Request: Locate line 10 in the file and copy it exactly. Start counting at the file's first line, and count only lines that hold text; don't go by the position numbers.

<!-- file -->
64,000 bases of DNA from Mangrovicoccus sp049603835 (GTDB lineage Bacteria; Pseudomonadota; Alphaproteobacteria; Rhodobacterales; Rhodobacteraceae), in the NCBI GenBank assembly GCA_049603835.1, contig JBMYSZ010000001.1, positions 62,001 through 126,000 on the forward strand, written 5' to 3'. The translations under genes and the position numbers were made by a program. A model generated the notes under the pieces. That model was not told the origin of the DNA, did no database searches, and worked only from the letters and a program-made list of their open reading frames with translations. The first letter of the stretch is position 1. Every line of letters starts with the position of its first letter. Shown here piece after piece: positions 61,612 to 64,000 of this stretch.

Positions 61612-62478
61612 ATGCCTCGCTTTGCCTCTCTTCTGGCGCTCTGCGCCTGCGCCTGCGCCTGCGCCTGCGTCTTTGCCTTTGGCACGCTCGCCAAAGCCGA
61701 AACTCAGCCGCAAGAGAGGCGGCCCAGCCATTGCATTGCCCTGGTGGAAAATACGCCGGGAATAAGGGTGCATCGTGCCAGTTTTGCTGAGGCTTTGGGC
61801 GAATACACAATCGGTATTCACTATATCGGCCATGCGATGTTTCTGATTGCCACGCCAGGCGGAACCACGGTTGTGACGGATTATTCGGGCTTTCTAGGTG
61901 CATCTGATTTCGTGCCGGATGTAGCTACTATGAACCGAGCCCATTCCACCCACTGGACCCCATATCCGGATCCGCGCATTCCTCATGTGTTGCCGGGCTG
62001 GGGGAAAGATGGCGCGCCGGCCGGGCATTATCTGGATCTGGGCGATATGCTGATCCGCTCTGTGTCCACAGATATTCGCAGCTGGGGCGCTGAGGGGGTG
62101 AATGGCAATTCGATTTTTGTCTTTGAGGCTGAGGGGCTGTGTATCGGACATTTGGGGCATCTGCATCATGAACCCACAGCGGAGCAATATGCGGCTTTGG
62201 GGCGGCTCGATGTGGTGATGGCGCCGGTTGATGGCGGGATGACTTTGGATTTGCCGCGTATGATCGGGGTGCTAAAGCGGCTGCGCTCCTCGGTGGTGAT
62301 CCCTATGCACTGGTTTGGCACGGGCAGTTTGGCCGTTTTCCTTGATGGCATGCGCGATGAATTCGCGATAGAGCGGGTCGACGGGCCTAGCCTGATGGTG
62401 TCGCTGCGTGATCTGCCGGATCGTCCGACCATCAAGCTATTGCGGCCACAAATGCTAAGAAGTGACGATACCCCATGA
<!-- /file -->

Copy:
62301 CCCTATGCACTGGTTTGGCACGGGCAGTTTGGCCGTTTTCCTTGATGGCATGCGCGATGAATTCGCGATAGAGCGGGTCGACGGGCCTAGCCTGATGGTG